Jamil Jivani: Canadian Politicians Importing American Culture Wars to Exploit Tragedy

No politician could honestly believe that gun policies in Ontario and Texas are even vaguely similar

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When tragedy occurs in the United States, such as the recent mass shootings in Uvalde, TX and Buffalo, NY, we tend to expect Canadian politicians to comment. But it is essential that we ask ourselves: when does a politician’s words turn from appropriate mourning to shameful politicization?

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In my opinion, a politician ends up exploiting a tragedy when his comments do not take into account the main differences between the two countries. Without such distinctions, we are simply importing American culture wars with no possibility of arriving at a solution.

Ontario Liberal Leader Steven Del Duca went down that way. Reacting to news of the deaths of twenty-one Uvalde students in a single classroom, Del Duca claimed “The need for gun control has never been clearer.” As expected, but nonetheless correctly, Tracey Wilson of the Canadian Coalition for Gun Rights responded to Del Duca with the accusation that “he is using an American tragedy to call for more gun control in Canada”.

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Whatever your opinion on gun control, it should be hard for a Canadian to side with Del Duca on this. No politician could honestly believe that gun policies in Ontario and Texas are even vaguely similar. There are significant differences between Canadian and American gun control, including Canada requiring mandatory training to obtain a firearms license and the United States making gun ownership a constitutional right.

Del Duca inviting America’s culture wars to our side of the border borrows from Prime Minister Justin Trudeau’s playbook. The Trudeau Liberals have a lot to say about the looming U.S. Supreme Court ruling that should overturn Roe vs. Wade and changing access to abortion for American women. In response to a court ruling that will not affect Canadian law, Canada’s Health Minister Jean-Yves Duclos announced $3.5 million to increase access to abortion in Canada .

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  1. Deputy Prime Minister Chrystia Freeland receives a standing ovation from her own party in the House of Commons in Ottawa on April 7.

    Jesse Kline: Liberals defend abortion rights against threats that don’t exist

  2. Ontario Liberal Leader Steven Del Duca

    Matt Gurney: Ontario Liberals’ focus on gun control is a gift for Doug Ford

What is remarkable about the Trudeau Liberals behaving as if Canada does not have its own Supreme Court is that their solution unwittingly affirms how different the two countries are. If Trudeau really believed that access to abortion was under threat in Canada, would a measly $3.5 million be enough to make a difference? Trudeau’s crude exploitation of American news is even more off-putting when one considers, as World news reports, that this money is not even new dollars committed by the federal government. It’s part of a year-old commitment to “help organizations make sexual and reproductive information and services more available.”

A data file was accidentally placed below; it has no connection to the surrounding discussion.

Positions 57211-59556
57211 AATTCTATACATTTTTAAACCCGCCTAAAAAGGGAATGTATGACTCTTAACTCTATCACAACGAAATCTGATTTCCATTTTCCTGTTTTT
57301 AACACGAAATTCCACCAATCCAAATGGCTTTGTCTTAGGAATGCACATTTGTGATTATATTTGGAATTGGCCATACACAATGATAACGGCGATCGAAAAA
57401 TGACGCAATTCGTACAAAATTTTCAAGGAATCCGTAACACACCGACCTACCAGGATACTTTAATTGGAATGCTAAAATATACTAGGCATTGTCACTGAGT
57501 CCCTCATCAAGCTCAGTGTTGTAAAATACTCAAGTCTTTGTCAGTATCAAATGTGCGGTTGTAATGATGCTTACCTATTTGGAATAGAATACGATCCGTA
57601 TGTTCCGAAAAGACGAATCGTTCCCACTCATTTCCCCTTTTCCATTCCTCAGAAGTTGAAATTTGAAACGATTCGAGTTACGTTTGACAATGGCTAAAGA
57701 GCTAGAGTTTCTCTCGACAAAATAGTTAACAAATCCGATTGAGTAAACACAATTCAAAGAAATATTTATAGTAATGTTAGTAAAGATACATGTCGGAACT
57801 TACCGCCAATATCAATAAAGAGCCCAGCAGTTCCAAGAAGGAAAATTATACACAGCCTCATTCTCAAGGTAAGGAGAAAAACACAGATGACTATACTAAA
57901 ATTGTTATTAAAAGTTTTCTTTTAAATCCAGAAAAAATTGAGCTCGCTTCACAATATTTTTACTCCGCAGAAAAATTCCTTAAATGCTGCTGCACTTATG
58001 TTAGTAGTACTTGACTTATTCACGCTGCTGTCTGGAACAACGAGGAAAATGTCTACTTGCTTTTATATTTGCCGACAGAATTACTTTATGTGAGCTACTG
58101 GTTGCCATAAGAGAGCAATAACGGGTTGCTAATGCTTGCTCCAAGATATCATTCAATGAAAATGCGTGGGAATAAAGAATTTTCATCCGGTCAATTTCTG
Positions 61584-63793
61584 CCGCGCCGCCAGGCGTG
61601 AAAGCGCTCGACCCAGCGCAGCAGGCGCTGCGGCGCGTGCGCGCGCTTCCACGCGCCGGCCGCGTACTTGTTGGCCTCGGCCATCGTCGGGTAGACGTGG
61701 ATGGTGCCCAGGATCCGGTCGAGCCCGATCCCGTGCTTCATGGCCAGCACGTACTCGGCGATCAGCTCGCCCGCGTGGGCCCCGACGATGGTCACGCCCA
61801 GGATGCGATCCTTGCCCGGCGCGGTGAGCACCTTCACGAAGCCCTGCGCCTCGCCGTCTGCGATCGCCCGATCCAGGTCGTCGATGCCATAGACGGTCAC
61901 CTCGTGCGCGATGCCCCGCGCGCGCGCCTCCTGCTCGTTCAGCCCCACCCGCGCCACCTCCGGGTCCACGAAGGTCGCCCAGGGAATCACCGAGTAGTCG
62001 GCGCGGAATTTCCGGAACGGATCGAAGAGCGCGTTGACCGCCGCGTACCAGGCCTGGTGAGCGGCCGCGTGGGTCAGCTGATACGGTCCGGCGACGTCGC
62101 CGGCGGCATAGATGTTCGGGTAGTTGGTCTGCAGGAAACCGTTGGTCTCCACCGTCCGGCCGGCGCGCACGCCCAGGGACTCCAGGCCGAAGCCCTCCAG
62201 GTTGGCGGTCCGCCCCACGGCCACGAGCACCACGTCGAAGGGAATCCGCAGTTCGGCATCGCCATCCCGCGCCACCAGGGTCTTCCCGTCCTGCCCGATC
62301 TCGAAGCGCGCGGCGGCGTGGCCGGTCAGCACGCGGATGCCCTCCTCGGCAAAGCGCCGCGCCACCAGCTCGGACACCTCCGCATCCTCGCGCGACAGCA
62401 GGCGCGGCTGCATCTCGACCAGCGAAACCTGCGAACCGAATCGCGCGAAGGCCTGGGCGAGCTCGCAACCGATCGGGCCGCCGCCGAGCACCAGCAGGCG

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We have ample evidence that it helps no one when politicians use American news stories to create a false sense of urgency to change Canada. Trudeau and other politicians have welcomed Black Lives Matter’s narrative of white supremacy and black victimization in Canada. And what came out of it? A Washington Examiner investigation revealed that the BLM Global Foundation has transferred $8 million (USD) to BLM Canada, so that BLM Canada can buy a mansion in Toronto to live in dance parties and failed plots to defund our police services. Allowing an American political movement to influence race relations in Canada has done nothing for the masses of black families who are part of Canada’s working class.

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None of these points are intended to discourage politicians from reacting to American news, tragic or otherwise. There are obvious ways to connect the two countries. For example, some Canadian media helped defame comedian Dave Chappelle by portraying his nuanced views on gender ideology as hateful bigotry. When Chappelle was attacked on stage by a man who offered a version of this same media story to explain the attackit’s fair to wonder if some Canadian journalists should apologize for the way they treated Chappelle.

Even on the issue of gun control, it might make sense for Canadian and American politicians to work together. Certainly preventing American weapons from entering Canada illegally must be a priority. Organized crime networks transporting firearms and drugs across the border will need law enforcement to support each other in their investigations and arrests. And we should share best practices on how community-based programs can help reduce the gun violence that claims too many lives.

Yet there is a difference between working with Americans and pretending that we are Americans. Canadian politicians who blur meaningful lines between the two countries risk undermining our own problem-solving mechanisms. We don’t need more cynicism in our politics.

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